Ngāti Kere has followed a paper road over private land and to the beach, after more than a decade of being stopped from accessing their traditional kai grounds.
The Porangahau farm stops access to the beach and despite numerous attempts by the Central Hawke's Bay District Council and Maori to broker a deal, owner Frank Gordon would not budge.
The farm borders Blackhead Point Beach on the East Coast, and the Ngāti Kere hapu had been using it to access the beach for hundreds of years.
The farm has two paper roads - roads that are unformed but legally recognised - providing public access to the beach but they are not actual roads and have a stream running through them, preventing any direct access.
Council chief executive John Freeman offered Mr Gordon a land swap, so the paper road could be closed and a new route created to give public access.
An initial understanding between council, hapu and the Gordons was agreed and tens of thousands of ratepayer dollars were spent on fencing a new road to the beach.
But Ngati Kere member Jim Hutcheson said large concrete boulders had since been put over the road.
"The gate arrangement through the road we'd made started to change where he put a lock on there, it deteriorated and now someone has gassed it off and he dug his toes in and now there are big concrete blocks," he said.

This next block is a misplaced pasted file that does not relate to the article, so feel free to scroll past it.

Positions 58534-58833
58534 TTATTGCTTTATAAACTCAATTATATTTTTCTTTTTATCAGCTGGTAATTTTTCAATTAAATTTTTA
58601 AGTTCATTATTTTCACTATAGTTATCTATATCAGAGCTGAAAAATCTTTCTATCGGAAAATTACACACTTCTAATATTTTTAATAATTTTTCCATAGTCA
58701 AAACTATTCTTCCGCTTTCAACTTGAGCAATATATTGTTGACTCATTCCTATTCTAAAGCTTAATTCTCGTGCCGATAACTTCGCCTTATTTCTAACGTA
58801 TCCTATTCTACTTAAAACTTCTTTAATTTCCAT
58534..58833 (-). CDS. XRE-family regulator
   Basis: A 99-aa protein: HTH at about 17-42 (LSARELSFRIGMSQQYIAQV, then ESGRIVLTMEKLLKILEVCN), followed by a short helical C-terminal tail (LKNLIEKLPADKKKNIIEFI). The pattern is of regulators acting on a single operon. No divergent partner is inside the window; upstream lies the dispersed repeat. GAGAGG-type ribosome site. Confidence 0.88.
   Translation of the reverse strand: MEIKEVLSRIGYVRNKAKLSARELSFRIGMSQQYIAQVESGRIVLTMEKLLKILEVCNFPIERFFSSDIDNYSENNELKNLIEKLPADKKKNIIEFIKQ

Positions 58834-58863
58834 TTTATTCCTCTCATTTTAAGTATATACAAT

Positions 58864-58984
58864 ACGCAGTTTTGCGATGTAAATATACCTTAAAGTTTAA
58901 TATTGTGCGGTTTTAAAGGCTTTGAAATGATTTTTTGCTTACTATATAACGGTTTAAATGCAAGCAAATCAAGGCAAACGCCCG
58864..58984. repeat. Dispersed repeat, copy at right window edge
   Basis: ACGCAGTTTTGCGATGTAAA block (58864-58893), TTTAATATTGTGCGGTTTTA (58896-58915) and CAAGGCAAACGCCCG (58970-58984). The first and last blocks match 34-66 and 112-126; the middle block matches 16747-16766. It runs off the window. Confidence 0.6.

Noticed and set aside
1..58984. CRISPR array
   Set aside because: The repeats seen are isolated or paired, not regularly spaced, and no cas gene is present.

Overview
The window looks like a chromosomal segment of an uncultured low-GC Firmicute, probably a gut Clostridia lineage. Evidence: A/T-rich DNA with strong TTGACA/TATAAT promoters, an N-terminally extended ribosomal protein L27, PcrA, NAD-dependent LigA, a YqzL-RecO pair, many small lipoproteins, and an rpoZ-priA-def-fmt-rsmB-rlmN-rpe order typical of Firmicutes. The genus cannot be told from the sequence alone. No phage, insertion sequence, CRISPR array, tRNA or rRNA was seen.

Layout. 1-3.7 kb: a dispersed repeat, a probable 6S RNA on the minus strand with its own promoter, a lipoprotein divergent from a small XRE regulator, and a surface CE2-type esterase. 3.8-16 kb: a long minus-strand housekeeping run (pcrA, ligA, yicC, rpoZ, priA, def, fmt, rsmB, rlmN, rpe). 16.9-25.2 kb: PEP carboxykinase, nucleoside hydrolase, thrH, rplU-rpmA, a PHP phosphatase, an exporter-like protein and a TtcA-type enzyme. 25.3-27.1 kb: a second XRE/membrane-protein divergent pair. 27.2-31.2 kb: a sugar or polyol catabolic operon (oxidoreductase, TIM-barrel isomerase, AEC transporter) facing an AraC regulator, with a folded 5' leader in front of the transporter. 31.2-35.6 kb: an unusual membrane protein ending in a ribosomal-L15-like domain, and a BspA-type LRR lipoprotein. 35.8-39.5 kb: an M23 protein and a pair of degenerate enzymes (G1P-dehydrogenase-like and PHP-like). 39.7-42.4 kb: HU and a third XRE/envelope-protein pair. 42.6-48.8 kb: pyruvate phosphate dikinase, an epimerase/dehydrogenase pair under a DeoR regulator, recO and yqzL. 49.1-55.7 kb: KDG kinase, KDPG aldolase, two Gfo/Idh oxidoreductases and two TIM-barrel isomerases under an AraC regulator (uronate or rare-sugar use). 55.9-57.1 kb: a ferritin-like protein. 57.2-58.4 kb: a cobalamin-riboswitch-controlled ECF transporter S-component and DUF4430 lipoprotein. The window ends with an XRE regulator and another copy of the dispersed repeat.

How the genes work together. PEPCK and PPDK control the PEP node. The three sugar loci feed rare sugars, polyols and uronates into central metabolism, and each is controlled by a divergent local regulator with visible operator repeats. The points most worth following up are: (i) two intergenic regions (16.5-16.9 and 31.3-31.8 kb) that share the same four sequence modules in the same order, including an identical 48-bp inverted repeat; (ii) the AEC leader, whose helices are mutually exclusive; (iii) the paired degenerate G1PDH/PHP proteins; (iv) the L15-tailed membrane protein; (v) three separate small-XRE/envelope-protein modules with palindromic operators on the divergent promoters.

Mr Gordon's lawyer, Steve Lunn, said his client disputed he had reneged on the deal.
Both parties were frustrated and no intermediary had ever been able to get the deal to fly, he told RNZ.
Mr Hutcheson said Ngāti Kere had not previously tried the paper road because the access was too difficult but it was left with no choice.
"The road we'd fenced - the exchange road - wasn't an option. It had too many fishhooks around it and the only option we had was to go down the paper road."
An estimate to build a bridge over the stream in the paper road had come in at $400,000 so the hapu decided to try building a barge.
A 50-strong group of Ngāti Kere members set off down the paper road last weekend and constructed a pontoon using 20 gallon drums and wooden frames.
"And then we put our planks on it and everyone screamed for joy and then we had to put something on it. I wasn't going to put my vehicle on it so then we said 'why not see if it will sink by putting some people on it'."
He laughed as he described putting 30 people on it.
"It didn't move or go down, so two tonne of human flesh if you like, so we knew that we could put a vehicle on it so we chipped the bank off and put metal down drove it on and everyone screamed that we'd done it - so we've got a barge we can put a vehicle on."
Mr Freeman said he still hoped a deal could be done between Mr Gordon and Ngāti Kere.
Whatever the long-term result, the hapu will have kina, paua and cray on the table for Christmas.